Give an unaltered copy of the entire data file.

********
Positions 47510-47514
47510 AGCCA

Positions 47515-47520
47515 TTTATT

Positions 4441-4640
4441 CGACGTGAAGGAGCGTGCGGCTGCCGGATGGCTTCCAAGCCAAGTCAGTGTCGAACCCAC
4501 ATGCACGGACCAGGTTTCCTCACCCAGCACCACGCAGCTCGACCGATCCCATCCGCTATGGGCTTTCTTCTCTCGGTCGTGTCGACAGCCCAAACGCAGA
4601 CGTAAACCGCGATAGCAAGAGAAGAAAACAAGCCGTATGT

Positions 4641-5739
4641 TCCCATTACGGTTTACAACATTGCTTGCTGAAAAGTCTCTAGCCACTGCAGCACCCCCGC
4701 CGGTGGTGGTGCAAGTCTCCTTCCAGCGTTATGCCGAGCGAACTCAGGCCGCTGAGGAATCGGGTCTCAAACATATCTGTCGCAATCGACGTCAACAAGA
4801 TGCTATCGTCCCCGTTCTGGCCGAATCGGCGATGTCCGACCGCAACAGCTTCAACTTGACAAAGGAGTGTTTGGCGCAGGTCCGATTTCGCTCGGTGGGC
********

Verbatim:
Positions 47510-47514
47510 AGCCA

Positions 47515-47520
47515 TTTATT

Positions 4441-4640
4441 CGACGTGAAGGAGCGTGCGGCTGCCGGATGGCTTCCAAGCCAAGTCAGTGTCGAACCCAC
4501 ATGCACGGACCAGGTTTCCTCACCCAGCACCACGCAGCTCGACCGATCCCATCCGCTATGGGCTTTCTTCTCTCGGTCGTGTCGACAGCCCAAACGCAGA
4601 CGTAAACCGCGATAGCAAGAGAAGAAAACAAGCCGTATGT

Positions 4641-5739
4641 TCCCATTACGGTTTACAACATTGCTTGCTGAAAAGTCTCTAGCCACTGCAGCACCCCCGC
4701 CGGTGGTGGTGCAAGTCTCCTTCCAGCGTTATGCCGAGCGAACTCAGGCCGCTGAGGAATCGGGTCTCAAACATATCTGTCGCAATCGACGTCAACAAGA
4801 TGCTATCGTCCCCGTTCTGGCCGAATCGGCGATGTCCGACCGCAACAGCTTCAACTTGACAAAGGAGTGTTTGGCGCAGGTCCGATTTCGCTCGGTGGGC